NSIDC Showing Global Ice Extent Above Normal

I took the NSIDC Arctic (red) and Antarctic (blue) graphs, overlaid them, stretched  the Antarctic y-axis to make the scales identical, and offset the y-axis to make the current Arctic extent line up with the average Antarctic extent.

By doing this, you can visually see that the negative Arctic anomaly is smaller in magnitude than the positive Antarctic anomaly. This means that global sea ice extent is above normal for the date.

(This would be a lot simpler if NSIDC published the numbers they use to make these graphs.)

The ice is melting very slowly in Antarctica because temperatures there are running far below normal.

About stevengoddard

Just having fun
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13 Responses to NSIDC Showing Global Ice Extent Above Normal

  1. Malaga View says:

    This means that global sea ice extent is above normal for the date.

    Does that mean the cryosphere global anomaly is half baked????

    • Extent vs Area. They are measuring different things

      • Malaga View says:

        Thank you… thats my new thing to learn today… I always thought they meant the same thing…

        Ice extent is the cumulative area of all polar grid cells of the Northern Hemisphere that have at least 15% sea ice concentration, using the NORSEX algorithm.

        Ice area is the sum of the grid cell areas multiplied by the ice concentration for all cells with ice concentrations of at least 15%.

        Ice extent and ice area are calculated for a grid resolution of 25 km. The difference between extent and area for our data is always positive. This difference represents the area of the open water in the pixels partly covered by ice (i.e. ice concentration less than 100%).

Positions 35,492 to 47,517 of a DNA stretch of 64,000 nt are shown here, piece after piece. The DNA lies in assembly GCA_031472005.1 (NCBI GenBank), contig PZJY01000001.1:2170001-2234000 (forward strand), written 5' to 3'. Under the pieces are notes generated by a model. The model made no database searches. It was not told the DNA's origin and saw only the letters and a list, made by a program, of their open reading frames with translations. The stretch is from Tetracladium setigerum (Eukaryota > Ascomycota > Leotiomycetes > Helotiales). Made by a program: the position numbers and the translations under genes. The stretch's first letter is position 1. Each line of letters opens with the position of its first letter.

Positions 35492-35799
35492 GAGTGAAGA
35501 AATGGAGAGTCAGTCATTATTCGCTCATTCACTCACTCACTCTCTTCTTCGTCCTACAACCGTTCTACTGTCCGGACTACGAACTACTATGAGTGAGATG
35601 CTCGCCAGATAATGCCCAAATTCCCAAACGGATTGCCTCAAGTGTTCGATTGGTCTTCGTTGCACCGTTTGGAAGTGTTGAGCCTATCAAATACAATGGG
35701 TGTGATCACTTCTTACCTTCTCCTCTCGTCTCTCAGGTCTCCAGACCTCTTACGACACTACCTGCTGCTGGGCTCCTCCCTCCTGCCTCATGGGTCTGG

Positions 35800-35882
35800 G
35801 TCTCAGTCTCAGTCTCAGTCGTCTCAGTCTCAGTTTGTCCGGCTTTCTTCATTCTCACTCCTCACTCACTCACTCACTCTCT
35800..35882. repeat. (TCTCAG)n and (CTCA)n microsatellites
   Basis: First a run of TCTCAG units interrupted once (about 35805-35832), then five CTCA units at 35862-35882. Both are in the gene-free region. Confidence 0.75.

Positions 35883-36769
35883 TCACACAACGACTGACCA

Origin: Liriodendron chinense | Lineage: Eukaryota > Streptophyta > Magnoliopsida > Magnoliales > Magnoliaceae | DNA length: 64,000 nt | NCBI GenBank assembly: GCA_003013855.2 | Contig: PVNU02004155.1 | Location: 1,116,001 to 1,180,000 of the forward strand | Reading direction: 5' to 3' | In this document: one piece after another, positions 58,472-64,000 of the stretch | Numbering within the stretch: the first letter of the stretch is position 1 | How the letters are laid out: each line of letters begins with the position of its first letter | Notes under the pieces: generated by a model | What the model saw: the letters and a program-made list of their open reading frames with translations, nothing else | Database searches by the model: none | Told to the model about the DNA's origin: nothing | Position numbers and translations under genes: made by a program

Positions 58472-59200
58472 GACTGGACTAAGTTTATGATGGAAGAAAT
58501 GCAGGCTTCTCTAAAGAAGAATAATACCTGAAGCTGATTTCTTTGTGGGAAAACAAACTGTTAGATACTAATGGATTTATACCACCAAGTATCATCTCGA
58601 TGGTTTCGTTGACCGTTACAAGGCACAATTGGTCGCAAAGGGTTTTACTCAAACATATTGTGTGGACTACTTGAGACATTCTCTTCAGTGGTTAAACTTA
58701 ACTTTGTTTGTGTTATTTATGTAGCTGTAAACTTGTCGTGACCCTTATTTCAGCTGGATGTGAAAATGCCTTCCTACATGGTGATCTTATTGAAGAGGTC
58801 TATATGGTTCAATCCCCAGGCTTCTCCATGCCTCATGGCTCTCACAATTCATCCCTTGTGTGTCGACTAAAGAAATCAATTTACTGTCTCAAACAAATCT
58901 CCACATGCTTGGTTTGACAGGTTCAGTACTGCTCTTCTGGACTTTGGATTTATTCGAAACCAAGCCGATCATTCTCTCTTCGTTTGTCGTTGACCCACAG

In other words, ice area takes into account that there is a fraction of open water in pixels with ice concentration above 15 % and below 100 %”.

        Ice extent does not include this effect and gives therefore a higher number of square km than ice area.


  2. Alan S. Blue says:

    I don’t think the y-scaling is quite right. The originals don’t go to zero (and don’t have any extra marks to show that). So aligning the axis doesn’t help….

      • Kim Allen says:

        Again on the Y-axis. In the same distance on my screen one scale goes 2, 4, … 20, and the other goes 5, 10, …20. The 20s appear to line up, but the bold 5 is below the lighter 4, the bold 10 is below the lighter 10, and the bold 15 is below the lighter 14. The scale with bolder numbers appears to be stretched more than the other scale. If you’re trying to compare like extents I don’t think it’s working.

  3. SteveS says:

    NSIDC monthly sea ice extent and area data can be found here


  4. James Evans says:

    Actually, global ice extent being above normal is in line with the model predictions.

    This is because I have just written a new model. It would seem that making code available to all is very ‘in’ at the moment, so I’ll freely distribute the model in pseudo-code format:

    If ice-extent changes or ice-extent doesn’t change
    Print “This is entirely as predicted by my excellent and trustworthy model.”

    • James Evans says:

      I’d just like to pause a moment to observe that this site seems to use an intelligent font. When I wrote ‘in’, surely I used the same character for the two apostrophe thingies. Yet your font knows better. Is this a new conscious, thinking font? It’s mind blowing.

  5. Emily says:

    i would also guide you towards http://arctic.atmos.uiuc.edu/cryosphere/IMAGES/global.daily.ice.area.withtrend.jpg

    plus, if you claim your speak about global ice – as per your title, please include nono polar glacier data too – it’d be great to see how all ice area on a global level has really changed. I think it is a very dangerous game to mess about with other people’s graphs – you could go direct to nsidc to get the real balance between N and S polar ice coverage. Please be aware 1) of the abuse of science 2) the consequences of tricking people into false assumptions…

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